Mississippi Levels Way Up, Barges At Full Load
By WKyStar Staff
CAIRO, IL - Rapid snowmelt upstream, and relief from drought conditions have helped to bring the upper Mississippi River from dangerously low levels to minor flooding in a matter of days.
At Chester, Illinois on March 2nd, the river level was a scant six feet, but by Wednesday afternoon it had swelled more than 21 feet deeper to flood stage at 27.69 feet. St. Louis is back over 21 feet after negative hydrograph readings through the winter were wiped out by the melting of consecutive 10-inch snows across the Missouri River basin.
The bulge of snowmelt runoff has made its way this weekend to the confluence of the Mississippi and Ohio Rivers at Cairo, where a flood warning is in effect until Tuesday for Alexander and Pulaski counties in Illinois, as well as Ballard, Carlisle, Hickman and Fulton in Kentucky.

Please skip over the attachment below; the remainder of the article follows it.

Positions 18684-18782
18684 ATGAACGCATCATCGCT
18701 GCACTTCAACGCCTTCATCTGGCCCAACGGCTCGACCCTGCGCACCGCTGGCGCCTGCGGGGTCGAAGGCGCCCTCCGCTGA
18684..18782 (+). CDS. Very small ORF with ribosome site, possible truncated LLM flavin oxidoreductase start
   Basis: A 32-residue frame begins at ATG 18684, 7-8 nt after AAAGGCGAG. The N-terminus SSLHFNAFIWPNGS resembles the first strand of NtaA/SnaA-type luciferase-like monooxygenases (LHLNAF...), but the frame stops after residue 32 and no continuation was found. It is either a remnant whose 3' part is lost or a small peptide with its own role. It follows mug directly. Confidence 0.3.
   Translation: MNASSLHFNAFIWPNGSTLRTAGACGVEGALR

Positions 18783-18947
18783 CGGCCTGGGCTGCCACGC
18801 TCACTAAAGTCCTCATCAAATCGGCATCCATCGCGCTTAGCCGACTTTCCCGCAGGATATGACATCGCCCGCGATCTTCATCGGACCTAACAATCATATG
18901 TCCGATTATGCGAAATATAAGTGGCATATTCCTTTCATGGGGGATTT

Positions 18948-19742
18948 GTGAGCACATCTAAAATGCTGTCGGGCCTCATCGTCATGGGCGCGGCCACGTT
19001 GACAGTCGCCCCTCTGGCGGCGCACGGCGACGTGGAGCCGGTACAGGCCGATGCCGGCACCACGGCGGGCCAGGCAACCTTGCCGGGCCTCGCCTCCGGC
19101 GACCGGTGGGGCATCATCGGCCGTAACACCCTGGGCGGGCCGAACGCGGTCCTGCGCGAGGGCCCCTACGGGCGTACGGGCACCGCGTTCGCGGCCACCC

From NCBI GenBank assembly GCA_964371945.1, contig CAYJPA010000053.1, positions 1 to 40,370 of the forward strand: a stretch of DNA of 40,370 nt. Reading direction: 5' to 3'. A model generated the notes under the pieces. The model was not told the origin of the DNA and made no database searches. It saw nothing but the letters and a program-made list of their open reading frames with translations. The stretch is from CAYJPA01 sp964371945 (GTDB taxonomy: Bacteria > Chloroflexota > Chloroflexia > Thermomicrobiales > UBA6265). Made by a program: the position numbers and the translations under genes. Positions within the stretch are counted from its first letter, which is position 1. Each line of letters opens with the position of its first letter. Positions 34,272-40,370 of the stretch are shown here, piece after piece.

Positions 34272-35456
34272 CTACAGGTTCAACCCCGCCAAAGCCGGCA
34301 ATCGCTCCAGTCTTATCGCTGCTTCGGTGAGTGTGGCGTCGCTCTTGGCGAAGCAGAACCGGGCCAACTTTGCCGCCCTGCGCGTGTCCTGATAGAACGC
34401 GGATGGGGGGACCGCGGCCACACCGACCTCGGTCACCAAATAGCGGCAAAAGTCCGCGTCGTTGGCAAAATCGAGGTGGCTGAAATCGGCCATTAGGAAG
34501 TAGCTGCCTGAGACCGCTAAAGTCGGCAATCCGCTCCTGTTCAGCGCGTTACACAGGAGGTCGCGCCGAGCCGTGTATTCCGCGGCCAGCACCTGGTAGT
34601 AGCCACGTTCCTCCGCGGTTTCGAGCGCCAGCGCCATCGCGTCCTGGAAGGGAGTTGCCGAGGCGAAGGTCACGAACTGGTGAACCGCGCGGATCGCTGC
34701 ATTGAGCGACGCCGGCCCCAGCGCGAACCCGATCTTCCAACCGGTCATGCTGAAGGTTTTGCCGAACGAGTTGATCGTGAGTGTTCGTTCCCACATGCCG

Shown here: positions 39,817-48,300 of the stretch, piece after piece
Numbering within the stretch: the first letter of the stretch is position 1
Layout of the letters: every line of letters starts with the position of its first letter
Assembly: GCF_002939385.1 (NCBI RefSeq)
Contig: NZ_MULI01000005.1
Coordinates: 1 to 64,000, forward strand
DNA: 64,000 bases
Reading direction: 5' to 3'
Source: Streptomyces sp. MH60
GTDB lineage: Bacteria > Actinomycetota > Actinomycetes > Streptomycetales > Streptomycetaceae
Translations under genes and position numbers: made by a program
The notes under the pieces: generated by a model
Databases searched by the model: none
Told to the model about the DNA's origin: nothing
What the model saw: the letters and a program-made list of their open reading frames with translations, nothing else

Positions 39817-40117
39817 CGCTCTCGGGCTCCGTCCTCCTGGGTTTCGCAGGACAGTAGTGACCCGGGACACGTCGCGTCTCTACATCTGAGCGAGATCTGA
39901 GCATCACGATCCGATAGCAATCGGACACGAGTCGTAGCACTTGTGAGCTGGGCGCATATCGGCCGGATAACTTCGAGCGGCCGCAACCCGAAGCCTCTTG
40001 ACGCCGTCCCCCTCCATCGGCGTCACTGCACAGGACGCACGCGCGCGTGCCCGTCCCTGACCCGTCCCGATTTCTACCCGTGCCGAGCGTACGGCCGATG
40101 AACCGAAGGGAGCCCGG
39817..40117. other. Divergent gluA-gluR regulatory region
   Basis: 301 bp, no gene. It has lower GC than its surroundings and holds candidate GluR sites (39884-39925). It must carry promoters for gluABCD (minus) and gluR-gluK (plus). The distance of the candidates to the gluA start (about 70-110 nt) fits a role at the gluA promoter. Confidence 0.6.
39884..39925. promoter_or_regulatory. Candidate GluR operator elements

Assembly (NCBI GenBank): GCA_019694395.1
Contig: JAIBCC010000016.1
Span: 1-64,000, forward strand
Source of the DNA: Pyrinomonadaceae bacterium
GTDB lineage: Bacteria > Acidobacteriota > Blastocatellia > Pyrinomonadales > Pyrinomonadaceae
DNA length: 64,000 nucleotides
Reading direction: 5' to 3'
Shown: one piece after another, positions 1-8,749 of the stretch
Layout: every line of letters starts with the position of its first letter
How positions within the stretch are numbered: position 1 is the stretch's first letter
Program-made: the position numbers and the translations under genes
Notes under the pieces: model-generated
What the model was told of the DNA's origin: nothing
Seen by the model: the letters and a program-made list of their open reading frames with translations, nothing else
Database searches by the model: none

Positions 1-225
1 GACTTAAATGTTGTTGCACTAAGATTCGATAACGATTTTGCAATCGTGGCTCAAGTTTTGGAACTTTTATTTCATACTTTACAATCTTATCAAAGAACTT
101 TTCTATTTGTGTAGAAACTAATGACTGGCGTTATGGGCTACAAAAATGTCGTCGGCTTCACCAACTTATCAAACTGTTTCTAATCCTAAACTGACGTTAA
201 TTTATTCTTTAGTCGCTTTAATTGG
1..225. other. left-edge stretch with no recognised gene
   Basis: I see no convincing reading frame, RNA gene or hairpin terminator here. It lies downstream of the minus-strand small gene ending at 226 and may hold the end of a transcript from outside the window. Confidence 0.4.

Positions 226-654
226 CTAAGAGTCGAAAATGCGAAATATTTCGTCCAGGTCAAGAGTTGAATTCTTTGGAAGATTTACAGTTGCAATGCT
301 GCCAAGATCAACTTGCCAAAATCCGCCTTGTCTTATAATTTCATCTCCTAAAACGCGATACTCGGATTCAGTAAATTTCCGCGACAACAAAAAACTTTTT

This is a stark difference from the past winter, when barges had to travel half-empty to avoid running aground between Cape Girardeau and St. Louis. The river hit a historic low point on New Years Day, and barges had to take turns getting through suddenly-narrow passages. Underwater rock formations that were usually well below the hulls of towboats had to be excavated, and the threat of a complete shutdown of river traffic could have crippled commercial transport of commodities throughout the Midwest.
For most of the Midwest, 2012 was one of the hottest and driest summers ever. Western Kentucky and southern Illinois made up the bullseye of a large region of "exceptional" drought, the most severe level on the National Drought Monitor. Now our area has returned to normal moisture conditions, and timely rains have gone a long way toward replenishing many ponds and streams.
However, barge company officials are wary about the future. They say it will take still more sustained rain and snow through the year to avoid a repeat of the recent drastic situation.